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"Discharged" for "Unsatifactory", not "Misconduct"

by Eponymous
(Chicago)

I've got my initial interview tomorrow, after being fired on April 20th of this year. In the Disciplinary Action document I was offered, but didn't sign, my supervisors write that my "performance has been found unsatisfactory for the reasons set forth below".


I plan to rebut this firing on several grounds but, according to the definition of Misconduct you listed in the Boynton Cab Company v. Neubeck (1941) finding, "unsatisfactory" is not, at least in that case, to be considered "misconduct". Is this a distinction worth bringing up in the interview?

A Distinction Worth Making - Misconduct, Or Unsatisfactory Performance



Don't want to get too excited, but I think you're the first person ask, or at least it's the first question I can recall, that asked specifically if it's a good idea to draw out that distinction
during an initial claim adjudication.

Boynton Cab v. Neubeck, a Wisconsin Supreme Court decision way back when UI law was almost as new as a baby's butt, has gone on to be adopted all, or in part by many other states, as the quintessential definition of what work misconduct is .. and as you noticed, what it is not.

Even some employers can have a tough time seeing the distinction. But then again, they may be susceptible to accumulated training by osmosis that to increase the odds of a denial for poor, or unsatisfactory work performance, you never admit the employee just "wasn't a good fit" as that might indicate it was the employer who "mishired".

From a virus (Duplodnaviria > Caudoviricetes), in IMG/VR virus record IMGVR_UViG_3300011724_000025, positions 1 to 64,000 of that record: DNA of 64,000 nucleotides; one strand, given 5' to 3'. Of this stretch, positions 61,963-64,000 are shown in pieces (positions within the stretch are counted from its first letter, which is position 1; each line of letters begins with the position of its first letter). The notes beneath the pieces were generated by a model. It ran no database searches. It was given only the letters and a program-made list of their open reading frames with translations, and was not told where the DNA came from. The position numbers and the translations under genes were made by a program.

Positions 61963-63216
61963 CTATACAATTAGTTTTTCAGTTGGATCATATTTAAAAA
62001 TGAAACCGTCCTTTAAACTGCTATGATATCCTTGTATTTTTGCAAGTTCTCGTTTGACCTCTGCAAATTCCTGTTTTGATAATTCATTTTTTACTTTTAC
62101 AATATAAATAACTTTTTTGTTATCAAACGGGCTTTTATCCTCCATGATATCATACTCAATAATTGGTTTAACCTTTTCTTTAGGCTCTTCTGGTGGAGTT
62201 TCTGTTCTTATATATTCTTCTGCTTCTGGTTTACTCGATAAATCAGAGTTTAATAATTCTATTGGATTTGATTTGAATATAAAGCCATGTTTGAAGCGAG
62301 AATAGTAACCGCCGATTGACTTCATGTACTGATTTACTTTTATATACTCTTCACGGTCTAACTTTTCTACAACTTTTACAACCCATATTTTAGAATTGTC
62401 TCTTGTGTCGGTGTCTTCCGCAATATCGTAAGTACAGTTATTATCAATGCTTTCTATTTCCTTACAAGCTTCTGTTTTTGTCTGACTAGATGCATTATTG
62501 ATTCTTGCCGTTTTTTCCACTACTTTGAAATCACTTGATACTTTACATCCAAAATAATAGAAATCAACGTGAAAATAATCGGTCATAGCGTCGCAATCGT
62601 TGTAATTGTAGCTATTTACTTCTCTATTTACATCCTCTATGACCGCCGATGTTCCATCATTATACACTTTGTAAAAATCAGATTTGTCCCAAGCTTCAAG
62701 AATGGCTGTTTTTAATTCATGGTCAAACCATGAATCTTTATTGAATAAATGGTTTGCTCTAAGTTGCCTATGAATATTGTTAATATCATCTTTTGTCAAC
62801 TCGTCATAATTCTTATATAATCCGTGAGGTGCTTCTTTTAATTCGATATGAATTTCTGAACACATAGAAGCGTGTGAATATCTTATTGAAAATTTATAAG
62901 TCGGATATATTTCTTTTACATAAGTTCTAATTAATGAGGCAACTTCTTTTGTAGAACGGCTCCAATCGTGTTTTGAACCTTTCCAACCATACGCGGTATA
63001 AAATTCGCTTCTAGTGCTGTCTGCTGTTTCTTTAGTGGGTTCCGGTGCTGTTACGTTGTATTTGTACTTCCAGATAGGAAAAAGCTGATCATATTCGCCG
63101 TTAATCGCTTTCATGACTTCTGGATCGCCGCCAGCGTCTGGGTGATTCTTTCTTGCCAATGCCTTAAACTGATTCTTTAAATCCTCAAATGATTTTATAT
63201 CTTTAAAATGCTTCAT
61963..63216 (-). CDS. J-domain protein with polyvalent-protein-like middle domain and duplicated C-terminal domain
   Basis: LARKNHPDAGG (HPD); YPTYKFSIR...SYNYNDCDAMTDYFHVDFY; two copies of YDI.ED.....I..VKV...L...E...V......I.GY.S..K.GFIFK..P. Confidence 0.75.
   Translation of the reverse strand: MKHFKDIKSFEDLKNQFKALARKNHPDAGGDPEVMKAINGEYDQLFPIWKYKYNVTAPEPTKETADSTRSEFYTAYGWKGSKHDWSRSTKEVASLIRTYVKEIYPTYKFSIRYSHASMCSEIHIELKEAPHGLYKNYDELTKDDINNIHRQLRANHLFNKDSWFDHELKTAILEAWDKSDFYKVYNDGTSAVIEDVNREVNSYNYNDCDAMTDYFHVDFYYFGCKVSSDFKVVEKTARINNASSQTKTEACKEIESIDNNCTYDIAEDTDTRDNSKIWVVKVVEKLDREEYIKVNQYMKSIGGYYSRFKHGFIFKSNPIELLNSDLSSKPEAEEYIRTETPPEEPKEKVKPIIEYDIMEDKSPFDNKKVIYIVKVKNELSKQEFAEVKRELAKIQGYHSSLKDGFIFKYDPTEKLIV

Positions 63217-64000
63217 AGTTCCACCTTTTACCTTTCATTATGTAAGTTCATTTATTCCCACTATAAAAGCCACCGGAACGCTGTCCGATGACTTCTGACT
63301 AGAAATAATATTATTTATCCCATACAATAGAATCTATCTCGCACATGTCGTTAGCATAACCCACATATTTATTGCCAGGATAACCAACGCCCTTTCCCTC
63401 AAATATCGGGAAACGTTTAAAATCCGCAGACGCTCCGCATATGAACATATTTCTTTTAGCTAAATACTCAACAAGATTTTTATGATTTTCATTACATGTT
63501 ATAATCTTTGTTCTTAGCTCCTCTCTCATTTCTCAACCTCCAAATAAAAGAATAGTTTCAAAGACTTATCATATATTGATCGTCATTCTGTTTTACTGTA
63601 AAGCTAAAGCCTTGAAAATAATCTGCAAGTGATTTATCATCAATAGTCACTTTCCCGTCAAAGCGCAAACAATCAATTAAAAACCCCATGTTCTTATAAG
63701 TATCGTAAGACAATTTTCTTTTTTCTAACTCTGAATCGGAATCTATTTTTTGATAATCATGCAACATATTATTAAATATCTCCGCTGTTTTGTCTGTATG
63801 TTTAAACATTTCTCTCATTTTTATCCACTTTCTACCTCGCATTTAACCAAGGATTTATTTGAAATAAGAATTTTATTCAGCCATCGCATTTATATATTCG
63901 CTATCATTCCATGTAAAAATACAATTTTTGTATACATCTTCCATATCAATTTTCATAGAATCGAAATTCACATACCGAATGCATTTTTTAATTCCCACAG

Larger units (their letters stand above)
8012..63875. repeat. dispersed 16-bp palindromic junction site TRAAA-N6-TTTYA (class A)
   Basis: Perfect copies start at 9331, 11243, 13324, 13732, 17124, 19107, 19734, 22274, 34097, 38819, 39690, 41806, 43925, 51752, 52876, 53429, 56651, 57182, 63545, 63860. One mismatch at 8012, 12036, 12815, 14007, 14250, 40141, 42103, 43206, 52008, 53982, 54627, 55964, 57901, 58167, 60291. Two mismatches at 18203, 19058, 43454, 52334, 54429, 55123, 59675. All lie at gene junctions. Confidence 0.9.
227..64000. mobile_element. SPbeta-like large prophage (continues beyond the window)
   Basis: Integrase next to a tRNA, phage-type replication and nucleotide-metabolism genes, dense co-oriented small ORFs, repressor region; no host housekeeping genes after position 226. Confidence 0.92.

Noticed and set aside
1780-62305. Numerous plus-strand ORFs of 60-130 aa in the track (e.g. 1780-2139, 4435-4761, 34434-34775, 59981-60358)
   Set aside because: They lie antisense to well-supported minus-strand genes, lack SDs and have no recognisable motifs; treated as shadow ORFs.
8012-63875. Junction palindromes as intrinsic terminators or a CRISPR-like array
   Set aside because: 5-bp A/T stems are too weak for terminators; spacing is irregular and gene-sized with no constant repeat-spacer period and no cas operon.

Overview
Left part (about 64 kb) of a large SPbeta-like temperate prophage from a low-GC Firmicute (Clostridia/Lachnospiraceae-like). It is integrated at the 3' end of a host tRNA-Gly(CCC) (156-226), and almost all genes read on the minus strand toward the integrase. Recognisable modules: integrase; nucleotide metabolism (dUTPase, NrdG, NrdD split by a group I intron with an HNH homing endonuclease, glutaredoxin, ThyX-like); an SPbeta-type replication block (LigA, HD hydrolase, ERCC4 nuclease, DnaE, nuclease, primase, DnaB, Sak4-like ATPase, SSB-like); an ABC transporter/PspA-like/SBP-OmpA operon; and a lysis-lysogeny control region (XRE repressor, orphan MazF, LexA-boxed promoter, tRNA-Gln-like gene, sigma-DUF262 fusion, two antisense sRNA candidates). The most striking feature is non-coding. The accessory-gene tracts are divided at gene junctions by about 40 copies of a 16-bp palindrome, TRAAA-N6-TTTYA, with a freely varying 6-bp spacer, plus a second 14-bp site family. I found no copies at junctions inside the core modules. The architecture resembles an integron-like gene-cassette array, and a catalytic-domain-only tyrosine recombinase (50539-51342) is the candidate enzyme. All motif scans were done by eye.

Instead, when someone is written up for poor performance, it's employers aware there is a distinction to be made, may portray the problems with an individual's performance as being one of those other words, like in Discharge for Neglect of Duties, Discharge for a Violation of Rules, anything except an employee's "inability" to perform the job to the standards the employer expects.

Yes .. the distinction is that a claimant trying to avoid the perception they knowingly, wantonly, neglectfully, or intentionally under-performed, therefore not in the employer's best interest, they need to profess it was an inability within them and no matter how they tried to perform their job in good faith and to the best of their ability .. it just wasn't enough to satisfy the employer.

Now .. if you had told me you had in the past received a satisfactory performance review while doing this job .. that would be a problem that would have me asking questions .. to see if there might be a way to resolve that, but only if the employer knows .. it's better to have proof of good performance to compare against poor performance to draw a distinction that goes to neglectful performance.

Good Luck Eponymous.

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